Even when it comes to the big one, family, you still have to decide.  I’m not saying it’ll be easy, or fun, but it’s necessary.  If your family has bought into the notion that life is drudgery, and you have to accept your meager status, you have to choose to leave or stay.  That’s on you.  I’m not saying never see your family again, just make sure that you spend the majority of your time with a new five that makes you better, healthier, and happier.  Who knows, maybe when you do go back and spend time with the fam and they see what you’ve become some of them might jump the ship to the happy boat, too.

The key is to remember that you aren’t being selfish taking care of yourself.  Refusing to spend time with negative old friends or family who bring you down isn’t self-centered, it’s self-preserving.  It all goes back to the concept of you can’t fill a cup from an empty pitcher.  Chosing who you associate with wisely is about putting yourself first, which isn’t a bad thing no matter how many times you’ve been told it is.  When you make yourself whole first you’re a better person for everyone whose life you’ll touch because you’ll be touching those lives in a positive way.  And that’s not a good thing, that’s a great thing.

So spend some time considering who your five are and start making choices.  If they aren’t the five that’s best for you start thinking about who your ideal five would be and get to looking for people who fill that bill.  It’s good for you, it’s good for them, and eventually that’ll make things good for everyone.  All because you didn’t just choose, you chose wisely.  Have a great week.  Peace.

New Vlog up on YouTube   Leave a comment

It’s about not being perfect, which is ok.  I know I’m not.  I proved it in this video.  At 1:30 into the video I accidentally said that 8 days of bad eating isn’t going to override 2 days of good.  Obviously, I meant it the other way around that 2 days of good eating won’t override the 8 days of bad.  Why did I leave it in there?  The overall point of the video is that it’s ok to make mistakes.  It’s the majority of how we live our lives that matter, not the momentary mistakes.  That one little misspeak doesn’t make the whole video bad in my view so I left it in.  So here’s the video.  Like and Subscribe on YouTube if you’re so inclined.  Comment here or there if you have agreements, or disagreements, and/or ways to improve my videos.  Even just topics you’d like to hear me speak on.  Enjoy the video and have a great day.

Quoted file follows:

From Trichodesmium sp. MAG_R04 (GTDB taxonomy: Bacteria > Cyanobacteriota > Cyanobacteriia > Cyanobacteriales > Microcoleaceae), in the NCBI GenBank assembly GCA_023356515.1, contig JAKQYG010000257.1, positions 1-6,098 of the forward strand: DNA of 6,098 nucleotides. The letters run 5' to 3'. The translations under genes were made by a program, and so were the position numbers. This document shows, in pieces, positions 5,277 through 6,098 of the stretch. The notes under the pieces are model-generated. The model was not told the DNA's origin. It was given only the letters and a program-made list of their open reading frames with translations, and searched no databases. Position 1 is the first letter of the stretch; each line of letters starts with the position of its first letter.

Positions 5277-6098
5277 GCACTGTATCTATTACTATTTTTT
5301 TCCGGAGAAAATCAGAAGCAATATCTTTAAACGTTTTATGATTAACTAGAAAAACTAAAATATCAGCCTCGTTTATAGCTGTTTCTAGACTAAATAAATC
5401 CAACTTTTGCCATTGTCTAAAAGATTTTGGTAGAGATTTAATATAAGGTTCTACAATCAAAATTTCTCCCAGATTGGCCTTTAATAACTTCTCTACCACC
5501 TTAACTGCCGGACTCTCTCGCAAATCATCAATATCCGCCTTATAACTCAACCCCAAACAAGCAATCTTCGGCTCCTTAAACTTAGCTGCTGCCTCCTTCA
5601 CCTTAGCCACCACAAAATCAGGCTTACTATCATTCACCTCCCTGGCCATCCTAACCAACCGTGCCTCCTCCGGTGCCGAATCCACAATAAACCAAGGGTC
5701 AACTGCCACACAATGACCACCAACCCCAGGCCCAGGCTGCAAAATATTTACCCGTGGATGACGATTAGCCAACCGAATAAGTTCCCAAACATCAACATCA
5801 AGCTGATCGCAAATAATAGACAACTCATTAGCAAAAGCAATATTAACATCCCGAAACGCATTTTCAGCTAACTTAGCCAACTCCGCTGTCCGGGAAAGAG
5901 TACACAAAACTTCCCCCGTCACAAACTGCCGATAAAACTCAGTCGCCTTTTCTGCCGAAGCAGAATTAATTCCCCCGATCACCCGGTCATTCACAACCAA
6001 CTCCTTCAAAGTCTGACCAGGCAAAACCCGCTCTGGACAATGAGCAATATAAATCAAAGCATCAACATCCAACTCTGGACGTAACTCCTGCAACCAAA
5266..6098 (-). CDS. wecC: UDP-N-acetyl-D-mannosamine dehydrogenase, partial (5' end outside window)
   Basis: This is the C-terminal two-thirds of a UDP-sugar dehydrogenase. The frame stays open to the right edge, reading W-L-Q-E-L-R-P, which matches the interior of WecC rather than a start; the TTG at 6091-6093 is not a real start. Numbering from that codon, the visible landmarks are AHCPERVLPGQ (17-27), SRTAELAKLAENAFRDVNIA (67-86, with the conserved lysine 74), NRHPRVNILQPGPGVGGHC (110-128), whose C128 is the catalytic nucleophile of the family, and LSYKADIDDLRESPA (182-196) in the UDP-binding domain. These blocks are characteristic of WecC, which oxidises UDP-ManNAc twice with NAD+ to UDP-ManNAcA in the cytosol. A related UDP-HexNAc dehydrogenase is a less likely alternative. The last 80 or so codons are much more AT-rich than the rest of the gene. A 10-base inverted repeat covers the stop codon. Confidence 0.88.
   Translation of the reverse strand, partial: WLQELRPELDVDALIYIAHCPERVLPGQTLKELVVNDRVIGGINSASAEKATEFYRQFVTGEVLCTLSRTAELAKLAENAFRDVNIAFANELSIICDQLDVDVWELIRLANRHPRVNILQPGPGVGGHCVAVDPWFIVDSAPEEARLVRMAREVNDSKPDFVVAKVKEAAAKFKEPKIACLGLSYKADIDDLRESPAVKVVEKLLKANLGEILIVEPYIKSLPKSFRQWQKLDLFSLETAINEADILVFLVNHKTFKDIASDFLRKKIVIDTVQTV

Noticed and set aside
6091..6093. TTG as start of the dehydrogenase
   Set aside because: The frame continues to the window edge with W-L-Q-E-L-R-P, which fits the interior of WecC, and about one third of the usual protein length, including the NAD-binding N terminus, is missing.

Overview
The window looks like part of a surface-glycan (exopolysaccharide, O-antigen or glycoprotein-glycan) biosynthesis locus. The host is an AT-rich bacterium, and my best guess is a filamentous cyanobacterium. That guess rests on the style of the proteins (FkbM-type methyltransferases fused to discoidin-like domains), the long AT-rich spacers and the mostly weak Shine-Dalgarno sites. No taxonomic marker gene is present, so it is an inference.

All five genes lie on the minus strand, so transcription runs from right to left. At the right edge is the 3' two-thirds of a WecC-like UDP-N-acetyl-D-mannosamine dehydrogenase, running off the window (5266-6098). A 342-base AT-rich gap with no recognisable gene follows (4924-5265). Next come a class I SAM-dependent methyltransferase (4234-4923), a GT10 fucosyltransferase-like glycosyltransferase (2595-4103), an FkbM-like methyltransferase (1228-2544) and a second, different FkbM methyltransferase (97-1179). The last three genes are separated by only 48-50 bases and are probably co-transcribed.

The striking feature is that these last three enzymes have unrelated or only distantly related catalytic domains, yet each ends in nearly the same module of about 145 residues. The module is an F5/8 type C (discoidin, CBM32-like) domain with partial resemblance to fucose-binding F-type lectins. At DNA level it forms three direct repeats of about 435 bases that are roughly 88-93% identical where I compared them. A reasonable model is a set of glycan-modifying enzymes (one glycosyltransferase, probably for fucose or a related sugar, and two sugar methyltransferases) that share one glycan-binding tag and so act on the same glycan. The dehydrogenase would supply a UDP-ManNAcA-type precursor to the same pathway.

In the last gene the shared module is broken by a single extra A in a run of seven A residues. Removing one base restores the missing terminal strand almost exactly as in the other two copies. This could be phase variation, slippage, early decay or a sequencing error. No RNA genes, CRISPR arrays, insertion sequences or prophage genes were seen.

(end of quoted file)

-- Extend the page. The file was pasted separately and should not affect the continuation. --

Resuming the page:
Quick Thought   2 comments

So I applied for a job last night that requires good typing skills.  Not exceptional typing skills but good ones.  I’m getting up early tomorrow to go in and take a typing test before I head to work.  As such I decided it may be a good idea to take an online typing test to see how rusty I am.

Turns out I’m plenty rusty.  The last time I took a typing test to look for a job was over a decade and a half ago.  Adjusted for no errors my typing speed was 67 words per minute.  I was actually faster than that I just oops’d a few times knocking my score down.  When the woman told me my speed I was a little disappointed.  I knew I was faster than that. She was surprised.  She said my speed was well above most who tested for the job (Alaska Department of Motor Vehicles, if you were curious).  That was my last official typing speed test.

Tomorrow I have to beat 35 words per minute. Remembering my last official test I wasn’t too worried when I heard that.  After a few practice tests online, I’m still not worried, but also not quite as cocky as I was earlier.  My first go was 45 words per minute, well under my old speed.  And my accuracy was just a smidge over 90%.  Not my best showing, even if it would have counted as a pass on the typing test.  I did the test over a few times and I’ve gotten my speed back up to 64 words per minute over a couple of tests.  So I’m certain I’ll do fine on the typing test.

Why do I bring this up?  Simply, I had a good skill back in the day that I lost to a certain extent because I didn’t make use of it.  I typed all the time back then.  I was in college and had tons of papers to write.  And a very bad habit of putting them off until the last minute.  So quick typing was a necessity.  Now, aside from the blog, I just don’t need to type that much.  So my skill has waned a bit.

Happiness works the same way.  You can’t practice happiness until you get a good “happiness speed” and then coast on it.  It’s a skill you need to hone every day.  If you aren’t practicing happiness and gratitude daily, over time you’ll lose the “skill”.  You just won’t be as happy.

I’ve learned a valuable lesson.  I’m going to test my typing skills regularly.  Maybe even invest in a good typing program to challenge myself.  I’m also going to take this little epiphany to remember to also keep up on my happiness and gratitude practice.  While keeping up my typing skills may land me a good job tomorrow, keeping up my happiness and gratitude skills will land me a good life.  And it can for you too.  Have a great day.